You might argue that it’s the leadership of the C-suite that you’re willing to pay for – that would be great if their expertise was being applied to your business in a meaningful and efficient way, or if they were truly spending the bulk of their time mentoring and growing their direct reports (headline, they’re not – they’re most likely focused on new business, not current business). They probably could, on their own, solve your business problem in a fraction of the time it takes that entry-level team to stumble into a solution: so ask yourself, why aren’t you leveraging a solution that allows you to work directly with this level of highly skilled, highly experienced talent?

Company perks. These aren’t benefits – medical and disability insurance, paid leave, and vacation time is already calculated into the 25% cost of the billable employees. In comparison, perks are largely useless efforts intended to build “culture” within an agency: happy hours and mixers, catered lunches, ping-pong tables, kombucha and rosé on tap, fully stocked liquor cabinets, extravagant holiday parties.

Most of these are distractions that actually interrupt the flow of work, causing employees to spend even longer hours in the office to finish their tasks, away from tending their personal lives. Or worse, these “perks” can alienate and cause resentment within those under deadlines who simply can’t afford to step away from their desks for a cocktail or four, or compete in a ping-pong tournament. What exactly are we rewarding here?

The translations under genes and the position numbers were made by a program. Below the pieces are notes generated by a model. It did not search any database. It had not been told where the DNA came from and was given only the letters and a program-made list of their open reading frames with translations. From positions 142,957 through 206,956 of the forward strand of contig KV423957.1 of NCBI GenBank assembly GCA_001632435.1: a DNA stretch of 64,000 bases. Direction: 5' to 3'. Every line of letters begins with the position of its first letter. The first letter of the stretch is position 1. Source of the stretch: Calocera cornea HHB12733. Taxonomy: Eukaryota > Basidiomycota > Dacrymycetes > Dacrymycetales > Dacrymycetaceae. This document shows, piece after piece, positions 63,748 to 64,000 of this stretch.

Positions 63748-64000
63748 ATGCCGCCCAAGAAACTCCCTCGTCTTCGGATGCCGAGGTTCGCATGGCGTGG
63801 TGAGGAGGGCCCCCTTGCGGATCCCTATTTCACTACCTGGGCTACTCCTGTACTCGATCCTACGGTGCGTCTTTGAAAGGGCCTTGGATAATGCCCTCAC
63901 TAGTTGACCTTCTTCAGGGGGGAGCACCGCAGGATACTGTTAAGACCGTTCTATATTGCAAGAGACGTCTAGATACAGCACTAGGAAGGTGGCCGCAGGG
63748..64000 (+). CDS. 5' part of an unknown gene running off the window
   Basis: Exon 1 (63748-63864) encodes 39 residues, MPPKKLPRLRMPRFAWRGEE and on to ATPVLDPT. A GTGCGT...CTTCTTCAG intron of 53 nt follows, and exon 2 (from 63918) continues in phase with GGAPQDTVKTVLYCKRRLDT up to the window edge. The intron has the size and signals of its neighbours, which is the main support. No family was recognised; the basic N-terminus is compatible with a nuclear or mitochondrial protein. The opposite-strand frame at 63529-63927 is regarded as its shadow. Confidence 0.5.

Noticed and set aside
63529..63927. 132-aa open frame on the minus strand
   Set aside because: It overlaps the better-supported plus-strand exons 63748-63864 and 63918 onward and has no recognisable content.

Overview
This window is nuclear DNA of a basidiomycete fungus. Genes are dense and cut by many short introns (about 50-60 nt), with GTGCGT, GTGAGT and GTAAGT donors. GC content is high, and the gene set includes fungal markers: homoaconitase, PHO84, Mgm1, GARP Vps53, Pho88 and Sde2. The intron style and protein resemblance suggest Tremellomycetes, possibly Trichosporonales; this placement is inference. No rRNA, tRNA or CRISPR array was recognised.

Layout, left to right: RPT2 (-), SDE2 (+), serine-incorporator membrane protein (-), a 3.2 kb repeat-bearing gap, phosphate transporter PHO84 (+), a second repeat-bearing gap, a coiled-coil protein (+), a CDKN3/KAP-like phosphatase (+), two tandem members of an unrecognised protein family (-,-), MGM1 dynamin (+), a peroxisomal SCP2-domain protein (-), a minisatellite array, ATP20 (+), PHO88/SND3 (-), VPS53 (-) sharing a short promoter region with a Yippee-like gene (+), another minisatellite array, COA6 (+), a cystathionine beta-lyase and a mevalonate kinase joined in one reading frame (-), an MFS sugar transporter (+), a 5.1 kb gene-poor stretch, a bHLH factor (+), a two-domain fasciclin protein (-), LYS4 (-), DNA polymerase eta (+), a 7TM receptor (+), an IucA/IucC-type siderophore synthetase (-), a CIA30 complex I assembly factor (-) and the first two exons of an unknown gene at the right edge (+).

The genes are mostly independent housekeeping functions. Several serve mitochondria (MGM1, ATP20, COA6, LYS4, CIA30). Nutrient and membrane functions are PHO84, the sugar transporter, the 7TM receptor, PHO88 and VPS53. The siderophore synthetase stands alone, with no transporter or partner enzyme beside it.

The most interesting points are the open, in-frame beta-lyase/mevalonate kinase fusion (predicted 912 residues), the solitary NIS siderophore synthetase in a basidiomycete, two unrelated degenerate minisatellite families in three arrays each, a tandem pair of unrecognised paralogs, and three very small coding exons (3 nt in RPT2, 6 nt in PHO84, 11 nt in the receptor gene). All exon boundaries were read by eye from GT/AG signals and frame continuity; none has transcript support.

And yet what employees really want, as uncovered in countless research studies, are stronger benefits – not perks. They want better insurance coverage, flexible hours, work-from-home options, more vacation time. These are the things that actually make employees happier, healthier, and more productive.

The rest. Insurance, marketing for the agency, software licenses, interest, legal fees, utilities. Most of this is necessary, and it’s not actually taking up the bulk of overhead costs.

So what’s leftover? The remaining 25% of the fee goes to the actual talent working on your business, by way of their salary and benefits. Do the math – if you spent $100K with your agency last month in creative fees, only $25K went to the people working on your account. Let’s assume that the team was made up of 6 core people: an account manager, a strategist, a project manager, a copywriter, a designer, and a producer. That’s a little over $4k allocated to each, on average, which has to cover both salary and benefits. Benefits will easily add about 25% of the rate of the salary to the employee’s cost to the employer, so what the employee gets in salary, before taxes, is about $3,125 for the month, a meager annual salary of $37,500. In any major metro area, where most of our industry lives and works, this is certainly nothing more than intern or entry-level pay.

You are not paying for expertise.

You’re not getting experienced talent. You’re getting a group of increasingly stressed out, burned out entry-level employees, likely drowning in college loan debt, with anxiety clouding their best creative thinking. No one wins.

The next time you’re in a meeting with your agency, count the heads. Now count the people actually contributing to your business (and if it’s not obvious from the meeting who did the work, find a new agency). How much did that meeting cost you? Did you get the same value back in creative solutions? Did the C-suite, if they were even in the room, actually contribute, or were they just filling air?

Do you feel your pocket burning yet?


Author: Dena Gonzalez, COO, Area of Expertise

Photo credit: JP Valery